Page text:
present perfect / past simple

GeneD

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I can't believe I (get) got that apartment. I (submit) submitted my application last week, but I didn't think I had a chance of actually getting it. When I (show) showed up to take a look around, there were at least twenty other people who (arrive) had arrived before me. Most of them (fill, already) had already filled out their applications and were already leaving. The landlord said I could still apply, so I did.

That's an excerpt from an exercise on distinguishing between the past perfect and the past simple tenses (https://www.englishpage.com/verbpage/verbs11.htm). I was puzzled at first when in the first sentence saw "got" and in the second "submitted" because I expected that there should be the time shift to the past perfect. Having reflected upon this a bit, I arrived at a conclusion that there wouldn't have been a problem for me if the present perfect had been used in the sentence instead of the past simple:
I can't believe I've got that apartment. Do I understand it correctly? Had I better think of such past-simple-tense sentences as of present-perfect ones so that it is clearer where to make a time shift?

By the way, is it American English?
 
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J

J&K Tutoring

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Look in your dictionary and see all the many, many ways we use the word get and its variations.

1. I can't believe I got that apartment. Here, 'getting the apartment' means being awarded permission to live there. 'I can't believe I was chosen over all the others.'

2. I can't believe I've got that apartment. To me, this has more the meaning of having possession of the property. 'I can't believe I have that apartment.'

...there wouldn't have been a problem for me if the present perfect had been used in the sentence instead of the past simple That is correct- it's not really a problem, as the meaning is practically (but not exactly) the same.
 

GeneD

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I've already asked this as a by-the-way question, but now it seems not as by-the-way as it seems. :) Is it American English? Is such a tense usage natural for the British? I learned somewhere (can't remember where exactly) that there are some differences between the two varieties of English when it comes to the present perfect usage. I googled it, and here it is: the article on this topic with similar examples: https://www.myhappyenglish.com/free...t-american-vs-british-english-grammar-lesson/. The truth is, I don't trust articles and grammar rules as much. I've learned by experience that it's sometimes better to ask a native speaker about the language. Could you help me solve this little problem? If it's just a variety, I'm going to think about this from the British point of view to make things easier. If not, I'll try to know a bit more about such tense differences.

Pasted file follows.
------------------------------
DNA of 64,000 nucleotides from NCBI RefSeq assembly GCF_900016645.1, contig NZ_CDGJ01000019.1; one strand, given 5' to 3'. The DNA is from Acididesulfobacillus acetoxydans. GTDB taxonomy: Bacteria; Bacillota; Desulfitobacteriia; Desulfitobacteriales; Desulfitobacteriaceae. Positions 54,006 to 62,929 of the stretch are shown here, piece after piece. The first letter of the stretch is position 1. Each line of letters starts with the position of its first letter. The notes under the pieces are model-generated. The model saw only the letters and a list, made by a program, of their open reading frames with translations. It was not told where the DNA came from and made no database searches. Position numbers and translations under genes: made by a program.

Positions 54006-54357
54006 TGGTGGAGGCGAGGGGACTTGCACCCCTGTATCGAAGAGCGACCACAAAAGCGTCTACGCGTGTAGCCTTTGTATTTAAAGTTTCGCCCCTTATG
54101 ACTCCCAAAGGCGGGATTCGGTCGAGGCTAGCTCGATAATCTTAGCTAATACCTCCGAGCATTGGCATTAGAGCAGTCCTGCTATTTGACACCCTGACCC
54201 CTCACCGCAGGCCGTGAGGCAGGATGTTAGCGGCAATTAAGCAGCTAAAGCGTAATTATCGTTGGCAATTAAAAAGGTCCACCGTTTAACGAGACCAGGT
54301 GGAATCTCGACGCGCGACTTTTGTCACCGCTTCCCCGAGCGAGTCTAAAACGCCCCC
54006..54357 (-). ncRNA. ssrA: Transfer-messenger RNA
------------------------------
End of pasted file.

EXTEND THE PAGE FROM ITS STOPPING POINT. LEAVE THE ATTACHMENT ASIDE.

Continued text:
Matthew Wai

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1. I can't believe I got that apartment, but I have decided to give it up because I have found a better one.
2. I can't believe I've got that apartment, and I will move to it as soon as possible.

I think they are possible.
 

teechar

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I'd use "move in" instead of "move to it" in #2.
 

GeneD

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1. I can't believe I got that apartment, but I have decided to give it up because I have found a better one.
2. I can't believe I've got that apartment, and I will move to it as soon as possible.

I think they are possible.

In the first example the past simple seems appropriate, but the context is different. In the excerpt in post 1 the speaker considers himself or herself lucky and is obviosly going to move in the new appartment. The context of your 2 example, to me.

(edited) No, sorry, it's obvious from the entire text of the exercise, not from the excerpt. https://www.englishpage.com/verbpage/verbs11.htm
 
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Matthew Wai

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I think the context below agrees with the one in your exercise.
1. I can't believe I got that apartment, and I have decided to refurbish it before moving in.

I'd use "move in" instead of "move to it" in #2.
Having read the above, I think 'the new apartment' below can be omitted.
to move in the new appartment.
 
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